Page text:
Don’t blame President Vladimir Putin for bragging about the Russian economy.
What Putin has going for him is that the ruble has morphed into the world’s best currency this year after languishing among the worst in 2014. He can also point to local-currency bonds that have handed investors the biggest returns in dollar terms among developing countries in 2015 after suffering the largest losses last year.
If Putin is gearing up for a harder sell during his annual call-in show Thursday, it’s because his audience is growing poorer for the first time since he became president 15 years ago. Focusing on the currency, buoyed by higher oil prices and easing tensions in Ukraine, will allow the Russian leader to sidestep questions about the economy, just entering its first recession in six years with consumers bearing the brunt.
“The ruble’s strengthening will be actively used as a sign that not everything is so bad,” said Tatiana Orlova, chief Russia economist at Royal Bank of Scotland Group Plc in London. “But the picture with economic growth isn’t very clear and optimism is premature.”
The setting will be Putin’s call-in program, a telethon held almost every year since 2001 in which the Russian leader fields questions for hours. This year’s “Direct Line” with Putin was flooded with “socio-economic” queries, including questions about wages, price growth, currency exchange rates and pensions, according to the president’s spokesman, Dmitry Peskov.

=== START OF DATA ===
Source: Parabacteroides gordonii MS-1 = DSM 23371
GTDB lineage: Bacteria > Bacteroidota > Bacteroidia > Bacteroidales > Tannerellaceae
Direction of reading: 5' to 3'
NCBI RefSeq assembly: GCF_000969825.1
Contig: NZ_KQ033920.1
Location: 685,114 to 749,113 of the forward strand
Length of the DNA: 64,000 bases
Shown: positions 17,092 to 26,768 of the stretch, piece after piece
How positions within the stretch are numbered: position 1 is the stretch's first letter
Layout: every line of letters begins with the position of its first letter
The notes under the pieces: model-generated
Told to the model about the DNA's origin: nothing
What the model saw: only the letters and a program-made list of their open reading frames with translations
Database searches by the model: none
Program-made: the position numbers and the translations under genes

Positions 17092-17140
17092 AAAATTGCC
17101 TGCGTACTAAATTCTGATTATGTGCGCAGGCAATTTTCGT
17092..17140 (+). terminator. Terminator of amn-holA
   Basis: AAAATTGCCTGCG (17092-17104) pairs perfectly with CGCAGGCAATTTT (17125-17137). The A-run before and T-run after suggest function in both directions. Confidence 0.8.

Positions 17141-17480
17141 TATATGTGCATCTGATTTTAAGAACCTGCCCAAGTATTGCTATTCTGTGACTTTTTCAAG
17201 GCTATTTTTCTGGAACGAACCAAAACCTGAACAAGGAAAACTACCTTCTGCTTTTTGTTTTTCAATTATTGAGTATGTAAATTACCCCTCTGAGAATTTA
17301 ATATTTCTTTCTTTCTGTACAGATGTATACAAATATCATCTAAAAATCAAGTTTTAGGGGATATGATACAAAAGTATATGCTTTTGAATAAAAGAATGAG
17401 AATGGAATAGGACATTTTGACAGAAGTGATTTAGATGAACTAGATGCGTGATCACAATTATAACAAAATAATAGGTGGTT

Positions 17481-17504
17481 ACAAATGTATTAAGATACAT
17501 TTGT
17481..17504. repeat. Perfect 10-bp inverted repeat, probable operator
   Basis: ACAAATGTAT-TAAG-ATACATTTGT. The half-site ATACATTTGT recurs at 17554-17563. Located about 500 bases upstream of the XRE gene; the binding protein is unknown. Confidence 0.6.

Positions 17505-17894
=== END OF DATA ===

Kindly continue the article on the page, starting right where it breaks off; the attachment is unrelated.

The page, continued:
No surprise there. The economy has eclipsed inflation as the nation’s top concern, according to a survey published on March 31 by the state-run All-Russia Center for the Study of Public Opinion, known as VTsIOM.
Lashed by inflation, high borrowing costs and the ruble’s nosedive last year, the consumer is yet to be rewarded for supporting Putin’s gambit in neighboring Ukraine. Even with a tenuous cease-fire and stabilizing oil prices, the central bank predicts that the economy will shrink as much as 4 percent this year.
The outlook is dim as clashes persist between pro-Russian separatists and the government in Kiev, reducing prospects that the U.S. and the European Union will ease sanctions imposed against Russia last year.
While the economy is still hurting, markets are healing after the panic that swept investors late in 2014. The Russian currency has gained more than 22 percent versus the dollar this year, recouping part of its 46 percent slump in 2014.
The ruble strengthened below 50 against the dollar on Wednesday for the first time since November. It traded 0.2 percent stronger at 49.5960 against the dollar by 10:21 a.m. in Moscow, its fourth day of advances.
“The overall recovery in the ruble since the start of the year is mostly a result of a stabilization in global oil prices,” Vladimir Miklashevsky, a strategist at Danske Bank A/S in Helsinki, said by e-mail. “Looking ahead, we expect ruble weakness to resume, driven by significantly higher Russian inflation than in the outside world.”
Oil’s rebound from a six-year low and the cease-fire in Ukraine have improved investor sentiment toward Russian assets. The ruble carry trade handed investors a 29 percent return so far this year, the most in the world and almost nine times the rate for India’s rupee, the second-best performer, according to data compiled by Bloomberg. Five-year credit default swaps, contracts that insure Russian debt against non-payment, narrowed to the lowest level since December.